WHAT would you do if millions of citizens poured into streets demanding that you go? On television during his election campaign last year, Muhammad Morsi answered without hesitation. First, he said, people would not demonstrate against him because as president he would faithfully represent their will. “But if they do,” he added firmly, “I would be the first to resign.”
But Egypt’s first freely-elected president has not resigned, yet, despite nationwide protests on June 30th that were far bigger than those that brought down his predecessor, Hosni Mubarak, two and a half years ago. Not only did the vast crowds bring every major city in Egypt to a standstill, amid an impromptu general strike. In scores of villages and provincial towns, protesters invaded government offices and shut them down by force, as police looked on approvingly. They also invaded, torched and looted the Cairo headquarters of the Muslim Brotherhood, the secretive fraternity that nurtured Mr Morsi and carried him to power. Five of his own ministers resigned, too, the latest in a long string of defections in the 12 months since Mr Morsi took office.
As if still more prompting were needed, on July 1st, Egypt’s army issued an ultimatum. If the country’s bickering civilian politicians do not find ways to meet people’s demands within 48 hours, it said, the army will issue its own political road map for them to follow. Given the extreme polarisation of Egypt’s politics, and the accelerating evaporation of the Brotherhood’s constituency, there does not seem to be much incentive for Mr Morsi’s opponents to compromise.
For hundreds of thousands of Egyptians who came out for a second day of cheerful protests, there was no doubt what the army’s diktat meant: Mr Morsi is finished. Lending further credence to this supposition, a squadron of army helicopters, each trailing a giant Egyptian flag, circled Cairo’s Tahrir Square in a triumphant show of force that was met with roars of approval. The military also paid an unannounced visit to the Nile-side headquarters of Egypt’s state broadcasting system. The officials Mr Morsi had appointed to run Egyptian TV and radio quietly exited.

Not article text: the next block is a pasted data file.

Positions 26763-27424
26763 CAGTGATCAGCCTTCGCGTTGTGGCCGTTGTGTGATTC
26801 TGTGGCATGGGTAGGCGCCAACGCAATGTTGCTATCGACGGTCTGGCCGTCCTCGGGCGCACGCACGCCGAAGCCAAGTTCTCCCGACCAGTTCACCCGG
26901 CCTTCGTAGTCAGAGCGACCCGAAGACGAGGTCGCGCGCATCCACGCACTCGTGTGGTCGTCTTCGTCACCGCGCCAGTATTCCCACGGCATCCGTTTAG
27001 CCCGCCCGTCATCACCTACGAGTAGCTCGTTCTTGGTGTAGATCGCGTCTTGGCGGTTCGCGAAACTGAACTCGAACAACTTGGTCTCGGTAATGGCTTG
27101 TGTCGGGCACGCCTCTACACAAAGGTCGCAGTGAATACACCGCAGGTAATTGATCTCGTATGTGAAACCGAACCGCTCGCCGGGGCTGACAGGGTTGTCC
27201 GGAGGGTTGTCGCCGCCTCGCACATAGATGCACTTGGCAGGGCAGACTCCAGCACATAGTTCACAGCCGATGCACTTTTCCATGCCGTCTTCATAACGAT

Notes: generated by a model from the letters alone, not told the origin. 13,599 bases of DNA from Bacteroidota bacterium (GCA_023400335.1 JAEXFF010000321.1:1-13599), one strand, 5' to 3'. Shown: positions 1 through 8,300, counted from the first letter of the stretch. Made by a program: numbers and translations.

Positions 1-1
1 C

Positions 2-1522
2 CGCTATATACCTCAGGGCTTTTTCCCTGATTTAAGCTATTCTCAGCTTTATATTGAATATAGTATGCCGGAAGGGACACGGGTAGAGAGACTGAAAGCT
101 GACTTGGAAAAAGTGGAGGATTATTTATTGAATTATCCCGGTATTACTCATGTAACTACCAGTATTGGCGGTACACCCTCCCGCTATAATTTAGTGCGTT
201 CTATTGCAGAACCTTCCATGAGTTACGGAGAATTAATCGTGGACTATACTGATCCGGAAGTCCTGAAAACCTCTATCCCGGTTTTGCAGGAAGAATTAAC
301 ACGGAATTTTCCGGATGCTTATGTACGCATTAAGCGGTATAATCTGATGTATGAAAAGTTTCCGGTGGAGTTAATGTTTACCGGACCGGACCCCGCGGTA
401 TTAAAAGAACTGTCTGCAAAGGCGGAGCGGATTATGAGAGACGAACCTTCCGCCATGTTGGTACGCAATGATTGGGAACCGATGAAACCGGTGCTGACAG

Despite the army's insistence that its ultimatum does not amount to a coup, some have already declared its intervention a “soft coup”, not unlike its move, in 2011, to usher Mr Mubarak out of power. The military lingered too long then, during the tumultuous transition before Mr Morsi’s term, earning opprobrium for human rights abuses and general ham-fistedness. But a precipitous slide in Egypt’s economy under civilian rule, accompanied by lawlessness and corruption, has aided in shortening memories. With Mr Morsi’s administration having signally failed to tackle the country’s myriad and deep problems, opposition to it has snowballed over recent weeks into an avalanche.
Opinion polls from before the recent protests gave Mr Morsi an approval rating of around 30%. This has certainly now shrivelled as even fellow Islamists have abandoned a clearly sinking ship. Still, the Muslim Brotherhood has hundreds of thousands of active members, and millions of sympathisers. Containing their unhappiness will be a pressing challenge.
Egypt’s military has not revealed what its “road map” might look like. Most analysts expect that, having absorbed lessons from its last intervention, the army may this time both act more forcefully and set a quicker pace. The expectation is that its goal will be a return to civilian rule, under a revised and more inclusive constitution than the one that Mr Morsi hastily forced through last year. But despite the sudden eruption of public enthusiasm for the army, worries do linger. Could it be that now, armed with massive public backing and having dispensed with the Brotherhood, the only civilian party strong enough to challenge them, Egypt’s soldiers may be tempted to stay in power?